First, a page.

Plan your exercise for times when your energy levels are at their highest point
Talk with your employer about your level of fatigue and possible scheduling adjustments that you may need to make
Plan activities that require concentration when most rested
Let family and friends know that you may have to cancel planned activities if you are experiencing extreme fatigue
Limit visitors and ask them to call first to schedule their visit time

 

PATIENT STRATEGIES – WHAT TO AVOID
Avoid caffeine
Avoid driving a car or operating heavy machinery when feeling tired
Avoid long naps during the daytime
Avoid caffeinated beverages, smoking or alcohol before bedtime
Do not engage in strenuous activities before bedtime

 

POSSIBLE DOCTOR STRATEGIES
May perform tests to rule out thyroid problems or anemia
May try reducing your dose, delaying the start of your next cycle or a change in the treatment schedule
SYMPTOMS
  • Symptoms can occur on the palms of the hands and/or the soles of the feet
MILD TO MODERATE

  • Redness
  • Swelling
  • Tingling or burning sensation
  • Numbness
  • Tenderness
  • Rash
 SEVERE

  • Cracked, flaking or peeling skin
  • Blisters, ulcers or sores
  • Severe pain
  • Causing difficulties walking or using your hands

 

CAUSES
  • Sutent® (sunitinib)
  • Nexavar® (sorafenib)
  • Afinitor® (everolimus)

 

PATIENT STRATEGIES – WHAT TO DO
Strongly consider having a manicure and pedicure at a reputable salon prior to the start of treatment to aid in the moisturization of your hands and feet and to remove any calluses
Continue to have manicures and pedicures or visits with a podiatrist throughout treatment
Reduce the exposure of hands and feet to hot water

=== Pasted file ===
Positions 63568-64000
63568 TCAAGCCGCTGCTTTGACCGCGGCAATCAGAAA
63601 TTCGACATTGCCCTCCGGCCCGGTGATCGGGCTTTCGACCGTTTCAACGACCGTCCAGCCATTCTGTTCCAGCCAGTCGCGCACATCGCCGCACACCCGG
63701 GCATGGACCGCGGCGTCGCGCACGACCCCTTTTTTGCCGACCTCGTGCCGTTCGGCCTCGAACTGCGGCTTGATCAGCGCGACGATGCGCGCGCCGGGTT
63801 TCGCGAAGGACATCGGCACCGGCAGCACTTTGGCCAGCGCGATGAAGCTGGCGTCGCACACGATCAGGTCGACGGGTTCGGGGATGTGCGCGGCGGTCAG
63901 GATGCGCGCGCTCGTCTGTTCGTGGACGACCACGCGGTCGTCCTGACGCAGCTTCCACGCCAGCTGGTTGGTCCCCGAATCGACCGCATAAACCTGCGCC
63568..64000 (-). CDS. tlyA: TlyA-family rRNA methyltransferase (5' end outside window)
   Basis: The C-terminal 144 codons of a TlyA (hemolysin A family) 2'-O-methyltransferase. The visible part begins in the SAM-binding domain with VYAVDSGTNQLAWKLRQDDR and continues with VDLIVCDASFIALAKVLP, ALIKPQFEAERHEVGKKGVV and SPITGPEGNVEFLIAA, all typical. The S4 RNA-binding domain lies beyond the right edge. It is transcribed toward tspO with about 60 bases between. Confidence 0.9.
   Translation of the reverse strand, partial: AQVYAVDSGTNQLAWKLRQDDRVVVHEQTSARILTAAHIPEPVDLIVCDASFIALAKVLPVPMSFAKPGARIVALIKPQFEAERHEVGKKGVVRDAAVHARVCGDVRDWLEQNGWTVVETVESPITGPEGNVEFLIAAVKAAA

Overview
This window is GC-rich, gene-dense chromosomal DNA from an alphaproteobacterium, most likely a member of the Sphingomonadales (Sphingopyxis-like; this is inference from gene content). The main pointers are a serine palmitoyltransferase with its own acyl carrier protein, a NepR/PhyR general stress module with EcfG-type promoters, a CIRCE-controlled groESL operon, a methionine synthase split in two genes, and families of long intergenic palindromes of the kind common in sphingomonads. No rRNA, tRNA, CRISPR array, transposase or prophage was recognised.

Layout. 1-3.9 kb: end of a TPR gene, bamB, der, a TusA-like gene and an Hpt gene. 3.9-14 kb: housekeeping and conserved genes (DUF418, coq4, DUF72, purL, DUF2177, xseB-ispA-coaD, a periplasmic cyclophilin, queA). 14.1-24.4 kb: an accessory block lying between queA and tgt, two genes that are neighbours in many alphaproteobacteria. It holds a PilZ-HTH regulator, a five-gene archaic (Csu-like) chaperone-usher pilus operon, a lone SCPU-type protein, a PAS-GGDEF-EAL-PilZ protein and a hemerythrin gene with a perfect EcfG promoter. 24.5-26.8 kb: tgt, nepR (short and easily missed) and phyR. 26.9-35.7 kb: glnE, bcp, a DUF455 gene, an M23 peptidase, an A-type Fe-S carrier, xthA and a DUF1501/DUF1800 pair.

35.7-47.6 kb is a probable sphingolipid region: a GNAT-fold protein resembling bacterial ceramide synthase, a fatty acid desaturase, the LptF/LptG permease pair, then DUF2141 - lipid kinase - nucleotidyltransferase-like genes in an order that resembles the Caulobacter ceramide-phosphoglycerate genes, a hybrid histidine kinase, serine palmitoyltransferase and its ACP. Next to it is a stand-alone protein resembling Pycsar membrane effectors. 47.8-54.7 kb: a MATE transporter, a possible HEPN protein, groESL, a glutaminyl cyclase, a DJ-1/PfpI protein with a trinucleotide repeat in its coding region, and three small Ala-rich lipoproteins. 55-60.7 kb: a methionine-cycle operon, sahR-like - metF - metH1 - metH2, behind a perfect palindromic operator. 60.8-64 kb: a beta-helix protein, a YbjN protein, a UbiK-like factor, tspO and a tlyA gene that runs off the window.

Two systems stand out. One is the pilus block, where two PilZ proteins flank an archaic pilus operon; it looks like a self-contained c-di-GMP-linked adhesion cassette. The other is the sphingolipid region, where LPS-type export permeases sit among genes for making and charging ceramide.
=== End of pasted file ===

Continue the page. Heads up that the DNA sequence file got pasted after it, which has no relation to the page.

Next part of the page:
Take cool baths or showers
Carefully pat your skin dry
Use padded insoles or gel pads in footwear
Try to wear loose footwear with ventilation (such as sandals)
Wear loose-fitting slippers around the house
Use cotton gloves and socks to keep the hands protected
Frequently and liberally apply fragrance-free creams containing lanolin or urea (5-10%) to the hands and feet, especially in all creases, throughout the day
Suggestions for creams are Bag Balm®, Udder Cream®, Aveeno® or Lubriderm®
Apply the creams gently
Apply creams liberally to your hands and feet at bedtime and wear a loose pair of gloves and socks while sleeping
Apply cool compresses or ice packs to your hands or feet. Apply only for 15 to 20 minutes at a time and cover the ice pack with a towel before applying. A bag of frozen corn or peas works well as it conforms to the shape of your hands or feet.
Soak hands and/or feet in basins of cold water for 15 minutes at a time, 3 to 4 times per day
Elevate your hands and feet frequently throughout the day
Talk with your doctor before using any new vitamins or medications

 

PATIENT STRATEGIES – WHAT TO AVOID
Avoid the use of rubber gloves
Avoid rubbing as this causes friction to the skin surfaces
Avoid exposure to heat sources such as sun, saunas
Avoid hot showers or baths
Avoid any contact with harsh chemicals including laundry detergents and cleaning products
Avoid creams and lotions with perfumes, alcohol or glycerin
Avoid constrictive footwear
Avoid tight-fitting socks or stockings
Avoid wearing tight-fitting jewellery
Avoid activities or exercises that put stress on the hands and feet such as jogging, long walks
Avoid the use of tools that require you to grip them firmly in your hand (eg. knives, garden tools, screwdrivers, hammers)
Avoid breaking any blisters if they form as they may become infected

 

POSSIBLE DOCTOR STRATEGIES
Oral or topical corticosteroids
Pain medications
Delay treatment
Adjust dosage or schedule of treatment
Refer to a dermatologist or podiatrist
SYMPTOMS
  • Redness of the skin
  • Dry skin
  • Sensation of warmth or burning of the skin
  • Itching
  • Hair loss